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Lansdowne-Baltimore Highlands Senior Center celebrates 30 years

For 30 years, Clementina “Tina” Rodrigues, a lifelong Baltimore Highlands resident, has been coming to the Lansdowne-Baltimore Highlands Senior Center at 424 Third Avenue.

“It’s been a wonderful place for seniors.”

Coming to the center, she said, gave her things to do, people to meet and things to learn. Before the center was built, she remembers going to classes in the basement of a nearby United Methodist Church while officials worked to gather funds and finish construction.

“It saved my life,” Rodrigues said, adding she wouldn’t know what to do with her time, were it not for the center.

The senior center on Thursday marked its 30th anniversary in the building on Third Avenue. The occasion was marked with a special citation from Maryland Gov. Larry Hogan, a citation from the delegates and state senator that represent District 12 in Annapolis, a buffet, and red, white and blue decorations around the building.

State Sen. Clarence Lam called the building a “gem in southwest Baltimore County,” and its 30 years in operation a “remarkable milestone.”

Lam was also the first to make a point that was repeated throughout the celebration — it’s the people who really make the senior center, not the building that it’s in.


Baltimore County operates 20 senior centers, stretching all around the beltway and north into Hereford. They’re all open during the week, with slight variations in hours, though all close before 5 p.m. Lunch is served several times per week.

Anybody over the age of 60 can join the centers for free. For an annual fee of $100 (or $60, depending on location), seniors can get access to a fitness center at 13 of the senior centers, including Arbutus, Catonsville, Bykota in Towson, Essex and Pikesville.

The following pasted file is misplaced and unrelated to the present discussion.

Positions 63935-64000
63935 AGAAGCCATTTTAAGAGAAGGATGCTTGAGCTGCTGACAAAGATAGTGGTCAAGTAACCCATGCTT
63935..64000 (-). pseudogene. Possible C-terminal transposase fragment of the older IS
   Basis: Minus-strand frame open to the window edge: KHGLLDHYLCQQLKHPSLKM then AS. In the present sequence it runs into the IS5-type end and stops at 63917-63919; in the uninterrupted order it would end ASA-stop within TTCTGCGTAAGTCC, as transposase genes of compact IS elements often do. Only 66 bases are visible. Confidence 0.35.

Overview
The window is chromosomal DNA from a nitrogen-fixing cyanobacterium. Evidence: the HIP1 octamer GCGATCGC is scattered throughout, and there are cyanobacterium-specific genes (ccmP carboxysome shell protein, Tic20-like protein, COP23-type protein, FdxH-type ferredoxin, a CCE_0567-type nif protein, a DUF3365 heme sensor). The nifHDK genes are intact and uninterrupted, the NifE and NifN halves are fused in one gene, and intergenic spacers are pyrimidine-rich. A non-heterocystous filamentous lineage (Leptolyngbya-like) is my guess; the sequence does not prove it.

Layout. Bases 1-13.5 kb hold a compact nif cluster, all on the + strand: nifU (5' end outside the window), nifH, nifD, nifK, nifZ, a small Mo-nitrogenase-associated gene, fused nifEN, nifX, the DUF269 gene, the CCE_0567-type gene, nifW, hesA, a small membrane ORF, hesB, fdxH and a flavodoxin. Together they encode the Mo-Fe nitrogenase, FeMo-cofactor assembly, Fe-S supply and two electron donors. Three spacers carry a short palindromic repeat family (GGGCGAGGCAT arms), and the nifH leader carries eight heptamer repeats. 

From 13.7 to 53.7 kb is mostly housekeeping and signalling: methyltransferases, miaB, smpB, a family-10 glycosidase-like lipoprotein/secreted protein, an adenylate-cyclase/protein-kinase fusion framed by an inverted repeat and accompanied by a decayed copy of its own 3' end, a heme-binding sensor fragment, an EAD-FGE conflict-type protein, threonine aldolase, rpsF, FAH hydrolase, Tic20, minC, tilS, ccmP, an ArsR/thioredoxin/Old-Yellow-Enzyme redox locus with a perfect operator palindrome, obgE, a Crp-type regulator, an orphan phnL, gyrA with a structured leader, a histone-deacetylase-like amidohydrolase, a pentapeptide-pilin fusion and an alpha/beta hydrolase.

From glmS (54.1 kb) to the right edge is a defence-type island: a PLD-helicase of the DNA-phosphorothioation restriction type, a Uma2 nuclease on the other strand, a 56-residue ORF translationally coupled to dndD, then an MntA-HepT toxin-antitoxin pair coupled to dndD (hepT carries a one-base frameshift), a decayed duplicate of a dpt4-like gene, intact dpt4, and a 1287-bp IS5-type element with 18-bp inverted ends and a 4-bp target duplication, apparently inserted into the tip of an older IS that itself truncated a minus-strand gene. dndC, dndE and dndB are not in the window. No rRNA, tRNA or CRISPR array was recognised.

The senior centers also plan trips around the country. Upcoming events include a trip to the Kennedy Center to see “Hello Dolly!”, a boat cruise out of St. Michaels, and a trip to Yellowstone National Park.

The core of programming at senior centers, though, are weekly classes. At the Lansdowne-Baltimore Highlands Senior Center, those classes include yoga-meditation, bowling on a Nintendo Wii, cash bingo, quilting, shuffleboard and an exercise class called “Torn 2B Fit.”

There are special events and educational programming, including classes that look at Baltimore’s history or events that encourage seniors to get checked for hepatitis-C, or learn about healthcare fraud and abuse.

The Department of Aging this year is focusing on social isolation, said director Laura Riley. She said research has shown that being a socially isolated individual can be just as deadly as being a chronic cigarette smoker.

“We want to see more people out, more people at the table,” Riley said at the celebration in Lansdowne, addressing a crowded room of senior center members. “It’s your job to help get them out.”

Riley said the Lansdowne-Baltimore Highlands center was “booming,” and that she was glad so many individuals were engaged with it.

“Than you for being the light in the neighborhood,” Riley said.


The ceremony wasn’t just for invited dignitaries to make speeches and hand out citations. Three women were recognized, too.

Virginia Mullins, treasurer at the center, was recognized for her work organizing the ceremony, and a corsage was pinned to her chest.

Mullins, who’s lived in Lansdowne for 37 years, said she became a member at the center in 2007, when she retired. She’s at the center at least twice a week — on Tuesdays for shuffleboard and on Fridays to handle office work in her capacity as a member of the center council.

“There’s always something going on,” Mullins said.

Another woman, Eileen Brooker, had a corsage pinned on her in recognition of being, at age 91, the oldest member of the center. She stood quickly, gave a wave and thanked the crowd.

And Rodrigues, along with two others who weren’t in attendance, was recognized for being a member of the center since it opened in 1989. Rodrigues has also helped compile the center’s history and collect stories from its members in binders that stay at the center.

Rodrigues, who used to drive herself to the center, said she now catches a ride with some friends. She has trouble walking and is losing her eyesight, she said.

“The center was a God-send for me,” Rodrigues said.

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